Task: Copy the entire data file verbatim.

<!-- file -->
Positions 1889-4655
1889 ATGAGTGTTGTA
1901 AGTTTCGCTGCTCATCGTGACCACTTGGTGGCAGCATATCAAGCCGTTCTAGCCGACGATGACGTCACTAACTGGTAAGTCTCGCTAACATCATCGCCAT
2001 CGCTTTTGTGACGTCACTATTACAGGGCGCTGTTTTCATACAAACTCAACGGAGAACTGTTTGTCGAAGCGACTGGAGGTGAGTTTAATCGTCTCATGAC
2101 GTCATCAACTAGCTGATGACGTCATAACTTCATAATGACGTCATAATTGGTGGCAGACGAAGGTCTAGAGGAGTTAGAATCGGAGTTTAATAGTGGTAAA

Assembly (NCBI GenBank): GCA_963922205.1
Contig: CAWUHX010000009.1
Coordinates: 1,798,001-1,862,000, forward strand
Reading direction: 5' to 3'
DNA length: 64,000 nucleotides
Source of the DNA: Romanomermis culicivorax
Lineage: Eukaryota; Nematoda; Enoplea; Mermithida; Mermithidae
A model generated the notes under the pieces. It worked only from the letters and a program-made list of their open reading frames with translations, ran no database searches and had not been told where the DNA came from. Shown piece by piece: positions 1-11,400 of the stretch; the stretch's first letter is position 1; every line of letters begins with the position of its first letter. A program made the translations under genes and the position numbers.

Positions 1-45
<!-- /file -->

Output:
Positions 1889-4655
1889 ATGAGTGTTGTA
1901 AGTTTCGCTGCTCATCGTGACCACTTGGTGGCAGCATATCAAGCCGTTCTAGCCGACGATGACGTCACTAACTGGTAAGTCTCGCTAACATCATCGCCAT
2001 CGCTTTTGTGACGTCACTATTACAGGGCGCTGTTTTCATACAAACTCAACGGAGAACTGTTTGTCGAAGCGACTGGAGGTGAGTTTAATCGTCTCATGAC
2101 GTCATCAACTAGCTGATGACGTCATAACTTCATAATGACGTCATAATTGGTGGCAGACGAAGGTCTAGAGGAGTTAGAATCGGAGTTTAATAGTGGTAAA

Assembly (NCBI GenBank): GCA_963922205.1
Contig: CAWUHX010000009.1
Coordinates: 1,798,001-1,862,000, forward strand
Reading direction: 5' to 3'
DNA length: 64,000 nucleotides
Source of the DNA: Romanomermis culicivorax
Lineage: Eukaryota; Nematoda; Enoplea; Mermithida; Mermithidae
A model generated the notes under the pieces. It worked only from the letters and a program-made list of their open reading frames with translations, ran no database searches and had not been told where the DNA came from. Shown piece by piece: positions 1-11,400 of the stretch; the stretch's first letter is position 1; every line of letters begins with the position of its first letter. A program made the translations under genes and the position numbers.

Positions 1-45